Moreover, many people simply do not realize that the organization that most citizens believe is responsible for their security, the police force, does not even have a legal requirement to come to a citizen’s aid even when there is a problem. The false safety of the unarmed populace “protected” by heavily-armed police is exacerbated in areas like NYC and the Greater Chicago area, “Gun Free” zones that have more shootings than cities and towns where a higher proportion of law abiding citizens are armed with legally obtained and owned guns. This paradox, which amounts to “polite society” in which the people are presumed to be armed, parallels Robert Heinlein’s oft-quoted mantra, “an armed Society is a polite society.” This is because in a society where all responsible citizens can and do carry firearms, potential malefactors do not know who has the ability to meet with equal yet opposite force. This has a definitive deterrent effect, and when deterrence fails, armed responsible citizens can protect themselves and others.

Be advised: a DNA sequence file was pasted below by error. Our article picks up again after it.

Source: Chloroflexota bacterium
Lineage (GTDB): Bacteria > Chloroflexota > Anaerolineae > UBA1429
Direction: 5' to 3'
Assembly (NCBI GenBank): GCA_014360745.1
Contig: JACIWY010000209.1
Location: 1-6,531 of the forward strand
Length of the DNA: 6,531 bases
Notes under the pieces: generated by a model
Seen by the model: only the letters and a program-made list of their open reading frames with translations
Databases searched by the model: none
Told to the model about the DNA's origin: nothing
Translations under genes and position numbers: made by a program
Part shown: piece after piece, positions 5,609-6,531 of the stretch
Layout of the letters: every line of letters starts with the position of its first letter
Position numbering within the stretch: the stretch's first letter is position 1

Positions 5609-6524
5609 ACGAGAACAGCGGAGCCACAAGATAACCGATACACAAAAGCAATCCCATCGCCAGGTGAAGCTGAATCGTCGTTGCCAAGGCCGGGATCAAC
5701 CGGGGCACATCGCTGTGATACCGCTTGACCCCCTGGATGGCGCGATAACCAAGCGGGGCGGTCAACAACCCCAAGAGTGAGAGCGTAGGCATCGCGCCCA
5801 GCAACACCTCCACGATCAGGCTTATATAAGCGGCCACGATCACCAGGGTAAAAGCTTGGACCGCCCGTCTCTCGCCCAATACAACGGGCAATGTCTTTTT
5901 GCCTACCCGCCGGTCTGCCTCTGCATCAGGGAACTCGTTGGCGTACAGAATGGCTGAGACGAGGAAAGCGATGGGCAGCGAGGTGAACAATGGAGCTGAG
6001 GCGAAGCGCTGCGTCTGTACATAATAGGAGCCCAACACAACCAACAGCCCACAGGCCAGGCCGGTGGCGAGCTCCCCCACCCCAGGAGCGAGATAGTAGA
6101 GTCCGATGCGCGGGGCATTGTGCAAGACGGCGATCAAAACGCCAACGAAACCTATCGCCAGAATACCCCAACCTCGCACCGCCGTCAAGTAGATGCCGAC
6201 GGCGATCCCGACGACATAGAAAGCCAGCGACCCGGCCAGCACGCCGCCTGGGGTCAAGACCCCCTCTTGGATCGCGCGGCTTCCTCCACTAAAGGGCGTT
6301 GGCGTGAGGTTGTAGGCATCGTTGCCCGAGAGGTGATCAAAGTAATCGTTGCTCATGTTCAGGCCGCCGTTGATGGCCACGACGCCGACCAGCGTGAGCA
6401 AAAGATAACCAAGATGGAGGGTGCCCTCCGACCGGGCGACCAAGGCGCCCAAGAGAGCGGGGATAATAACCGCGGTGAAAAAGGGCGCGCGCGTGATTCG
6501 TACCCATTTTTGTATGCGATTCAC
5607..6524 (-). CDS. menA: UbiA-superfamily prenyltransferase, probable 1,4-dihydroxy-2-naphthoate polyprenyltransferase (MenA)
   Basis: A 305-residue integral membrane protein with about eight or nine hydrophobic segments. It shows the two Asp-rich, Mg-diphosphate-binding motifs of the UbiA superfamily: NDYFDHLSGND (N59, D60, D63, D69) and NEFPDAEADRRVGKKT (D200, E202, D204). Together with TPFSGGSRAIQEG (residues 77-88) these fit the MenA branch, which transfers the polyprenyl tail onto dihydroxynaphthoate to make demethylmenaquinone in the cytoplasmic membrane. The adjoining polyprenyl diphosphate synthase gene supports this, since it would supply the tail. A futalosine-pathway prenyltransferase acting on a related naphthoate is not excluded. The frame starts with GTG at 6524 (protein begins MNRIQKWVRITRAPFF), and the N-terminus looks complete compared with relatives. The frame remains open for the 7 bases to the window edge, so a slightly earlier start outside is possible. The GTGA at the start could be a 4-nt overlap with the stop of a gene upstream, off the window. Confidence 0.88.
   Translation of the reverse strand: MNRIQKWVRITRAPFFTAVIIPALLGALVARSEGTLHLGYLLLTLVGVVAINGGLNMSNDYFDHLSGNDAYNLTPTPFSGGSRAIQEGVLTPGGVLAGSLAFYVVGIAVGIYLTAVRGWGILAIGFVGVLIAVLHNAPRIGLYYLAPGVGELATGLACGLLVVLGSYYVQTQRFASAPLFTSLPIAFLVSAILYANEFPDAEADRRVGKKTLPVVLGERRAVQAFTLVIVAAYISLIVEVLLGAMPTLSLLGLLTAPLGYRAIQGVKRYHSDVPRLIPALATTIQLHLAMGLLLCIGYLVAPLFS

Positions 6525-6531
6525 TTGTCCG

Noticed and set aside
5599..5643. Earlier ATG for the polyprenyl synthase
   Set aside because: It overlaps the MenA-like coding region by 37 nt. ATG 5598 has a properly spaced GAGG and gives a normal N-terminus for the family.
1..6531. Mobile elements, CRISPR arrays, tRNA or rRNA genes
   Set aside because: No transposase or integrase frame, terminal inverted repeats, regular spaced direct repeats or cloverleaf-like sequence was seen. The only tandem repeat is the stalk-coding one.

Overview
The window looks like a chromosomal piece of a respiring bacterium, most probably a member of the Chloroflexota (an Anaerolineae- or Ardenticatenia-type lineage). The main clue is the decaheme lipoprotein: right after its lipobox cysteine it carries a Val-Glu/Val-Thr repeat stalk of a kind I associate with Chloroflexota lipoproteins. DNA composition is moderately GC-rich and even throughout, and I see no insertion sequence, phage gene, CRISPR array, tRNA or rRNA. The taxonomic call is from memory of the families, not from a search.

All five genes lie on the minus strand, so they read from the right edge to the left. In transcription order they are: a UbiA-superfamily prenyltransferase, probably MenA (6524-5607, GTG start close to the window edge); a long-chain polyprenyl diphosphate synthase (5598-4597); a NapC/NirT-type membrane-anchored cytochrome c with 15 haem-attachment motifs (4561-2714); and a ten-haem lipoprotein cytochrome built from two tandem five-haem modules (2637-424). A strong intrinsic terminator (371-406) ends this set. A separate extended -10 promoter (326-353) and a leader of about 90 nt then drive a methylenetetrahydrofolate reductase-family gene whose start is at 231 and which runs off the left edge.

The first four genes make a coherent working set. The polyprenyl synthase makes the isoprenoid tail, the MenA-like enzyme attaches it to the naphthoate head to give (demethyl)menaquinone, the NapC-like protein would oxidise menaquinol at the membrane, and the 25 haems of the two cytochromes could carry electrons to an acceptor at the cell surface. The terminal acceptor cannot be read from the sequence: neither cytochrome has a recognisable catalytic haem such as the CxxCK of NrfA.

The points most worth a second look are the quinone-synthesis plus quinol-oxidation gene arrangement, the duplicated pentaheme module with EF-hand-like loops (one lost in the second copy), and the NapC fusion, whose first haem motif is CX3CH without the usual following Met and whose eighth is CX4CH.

The average citizens’ willingness to outsource personal security comes at the same time that armed violence is on the increase in the US and in much of the rest of the world. Several recent high profile attacks, such as the Fort Hood and Washington Naval Yard murders, and now the Charlie Hebdo incident, show two things clearly: 1) it’s too easy for people who shouldn’t have guns to get them; and 2) it’s too hard for people who should have them, to legally be able to carry firearms in places they might need them.